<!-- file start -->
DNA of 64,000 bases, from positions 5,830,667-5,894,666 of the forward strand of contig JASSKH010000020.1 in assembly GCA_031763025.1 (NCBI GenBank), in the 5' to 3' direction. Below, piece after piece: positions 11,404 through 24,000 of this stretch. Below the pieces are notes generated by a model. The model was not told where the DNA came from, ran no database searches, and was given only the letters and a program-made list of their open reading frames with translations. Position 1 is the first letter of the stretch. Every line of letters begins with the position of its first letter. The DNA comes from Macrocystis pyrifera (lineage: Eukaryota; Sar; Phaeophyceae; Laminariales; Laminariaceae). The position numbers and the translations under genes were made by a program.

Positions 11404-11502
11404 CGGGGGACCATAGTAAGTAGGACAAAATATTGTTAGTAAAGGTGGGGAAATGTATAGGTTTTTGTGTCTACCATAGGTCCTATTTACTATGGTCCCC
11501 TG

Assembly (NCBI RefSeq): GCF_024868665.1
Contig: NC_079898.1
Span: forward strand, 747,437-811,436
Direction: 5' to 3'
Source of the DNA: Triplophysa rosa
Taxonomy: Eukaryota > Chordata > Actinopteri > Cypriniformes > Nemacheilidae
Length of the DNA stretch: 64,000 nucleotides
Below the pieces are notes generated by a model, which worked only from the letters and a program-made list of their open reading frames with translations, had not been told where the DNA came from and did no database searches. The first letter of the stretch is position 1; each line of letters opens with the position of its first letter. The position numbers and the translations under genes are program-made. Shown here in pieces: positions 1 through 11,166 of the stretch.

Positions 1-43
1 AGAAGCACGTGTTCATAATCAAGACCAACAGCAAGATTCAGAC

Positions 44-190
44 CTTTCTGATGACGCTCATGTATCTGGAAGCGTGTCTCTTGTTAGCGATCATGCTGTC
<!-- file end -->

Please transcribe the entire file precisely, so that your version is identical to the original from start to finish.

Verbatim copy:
DNA of 64,000 bases, from positions 5,830,667-5,894,666 of the forward strand of contig JASSKH010000020.1 in assembly GCA_031763025.1 (NCBI GenBank), in the 5' to 3' direction. Below, piece after piece: positions 11,404 through 24,000 of this stretch. Below the pieces are notes generated by a model. The model was not told where the DNA came from, ran no database searches, and was given only the letters and a program-made list of their open reading frames with translations. Position 1 is the first letter of the stretch. Every line of letters begins with the position of its first letter. The DNA comes from Macrocystis pyrifera (lineage: Eukaryota; Sar; Phaeophyceae; Laminariales; Laminariaceae). The position numbers and the translations under genes were made by a program.

Positions 11404-11502
11404 CGGGGGACCATAGTAAGTAGGACAAAATATTGTTAGTAAAGGTGGGGAAATGTATAGGTTTTTGTGTCTACCATAGGTCCTATTTACTATGGTCCCC
11501 TG

Assembly (NCBI RefSeq): GCF_024868665.1
Contig: NC_079898.1
Span: forward strand, 747,437-811,436
Direction: 5' to 3'
Source of the DNA: Triplophysa rosa
Taxonomy: Eukaryota > Chordata > Actinopteri > Cypriniformes > Nemacheilidae
Length of the DNA stretch: 64,000 nucleotides
Below the pieces are notes generated by a model, which worked only from the letters and a program-made list of their open reading frames with translations, had not been told where the DNA came from and did no database searches. The first letter of the stretch is position 1; each line of letters opens with the position of its first letter. The position numbers and the translations under genes are program-made. Shown here in pieces: positions 1 through 11,166 of the stretch.

Positions 1-43
1 AGAAGCACGTGTTCATAATCAAGACCAACAGCAAGATTCAGAC

Positions 44-190
44 CTTTCTGATGACGCTCATGTATCTGGAAGCGTGTCTCTTGTTAGCGATCATGCTGTC